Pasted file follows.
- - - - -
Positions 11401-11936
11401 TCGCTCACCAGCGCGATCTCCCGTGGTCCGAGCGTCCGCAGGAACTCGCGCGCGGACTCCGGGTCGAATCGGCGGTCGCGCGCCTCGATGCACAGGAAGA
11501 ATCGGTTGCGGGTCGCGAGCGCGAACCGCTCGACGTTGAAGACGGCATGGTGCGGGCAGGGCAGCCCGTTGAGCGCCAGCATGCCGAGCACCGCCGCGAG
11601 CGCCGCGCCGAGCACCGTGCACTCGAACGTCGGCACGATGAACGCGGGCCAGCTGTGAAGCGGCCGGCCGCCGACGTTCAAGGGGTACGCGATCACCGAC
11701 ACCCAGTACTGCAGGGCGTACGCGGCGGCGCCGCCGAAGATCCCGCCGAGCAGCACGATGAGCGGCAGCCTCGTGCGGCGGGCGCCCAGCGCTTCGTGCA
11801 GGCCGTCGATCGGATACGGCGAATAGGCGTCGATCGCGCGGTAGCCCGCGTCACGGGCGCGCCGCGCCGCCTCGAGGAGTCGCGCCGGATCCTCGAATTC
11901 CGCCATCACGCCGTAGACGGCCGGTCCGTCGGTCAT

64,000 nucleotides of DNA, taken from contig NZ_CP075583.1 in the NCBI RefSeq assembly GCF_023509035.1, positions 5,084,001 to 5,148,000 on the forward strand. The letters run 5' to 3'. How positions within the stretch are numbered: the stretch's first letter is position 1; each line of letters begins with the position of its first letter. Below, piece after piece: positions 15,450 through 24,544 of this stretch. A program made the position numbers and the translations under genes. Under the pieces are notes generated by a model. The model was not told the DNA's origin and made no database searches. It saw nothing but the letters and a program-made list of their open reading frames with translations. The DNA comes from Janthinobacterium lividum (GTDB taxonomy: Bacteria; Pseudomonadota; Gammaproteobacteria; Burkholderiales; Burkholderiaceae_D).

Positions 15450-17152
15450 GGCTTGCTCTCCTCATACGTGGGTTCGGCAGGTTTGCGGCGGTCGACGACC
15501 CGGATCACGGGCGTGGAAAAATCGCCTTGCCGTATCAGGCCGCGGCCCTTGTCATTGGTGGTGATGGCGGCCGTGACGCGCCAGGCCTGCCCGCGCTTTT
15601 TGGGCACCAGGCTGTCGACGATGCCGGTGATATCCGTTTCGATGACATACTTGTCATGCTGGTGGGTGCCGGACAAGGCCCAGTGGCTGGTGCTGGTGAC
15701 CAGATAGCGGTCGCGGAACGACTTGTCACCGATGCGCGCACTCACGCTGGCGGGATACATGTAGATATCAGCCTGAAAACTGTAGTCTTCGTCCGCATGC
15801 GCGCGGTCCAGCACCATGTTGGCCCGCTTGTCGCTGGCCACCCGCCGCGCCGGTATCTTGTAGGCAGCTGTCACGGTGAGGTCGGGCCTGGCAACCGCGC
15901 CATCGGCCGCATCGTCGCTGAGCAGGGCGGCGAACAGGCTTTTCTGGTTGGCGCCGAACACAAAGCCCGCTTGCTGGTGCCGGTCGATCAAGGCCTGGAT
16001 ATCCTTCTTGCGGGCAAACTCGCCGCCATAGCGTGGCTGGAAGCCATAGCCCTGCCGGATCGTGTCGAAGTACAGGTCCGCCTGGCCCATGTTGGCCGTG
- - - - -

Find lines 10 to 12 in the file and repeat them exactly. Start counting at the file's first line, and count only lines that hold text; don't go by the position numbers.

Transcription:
15450 GGCTTGCTCTCCTCATACGTGGGTTCGGCAGGTTTGCGGCGGTCGACGACC
15501 CGGATCACGGGCGTGGAAAAATCGCCTTGCCGTATCAGGCCGCGGCCCTTGTCATTGGTGGTGATGGCGGCCGTGACGCGCCAGGCCTGCCCGCGCTTTT
15601 TGGGCACCAGGCTGTCGACGATGCCGGTGATATCCGTTTCGATGACATACTTGTCATGCTGGTGGGTGCCGGACAAGGCCCAGTGGCTGGTGCTGGTGAC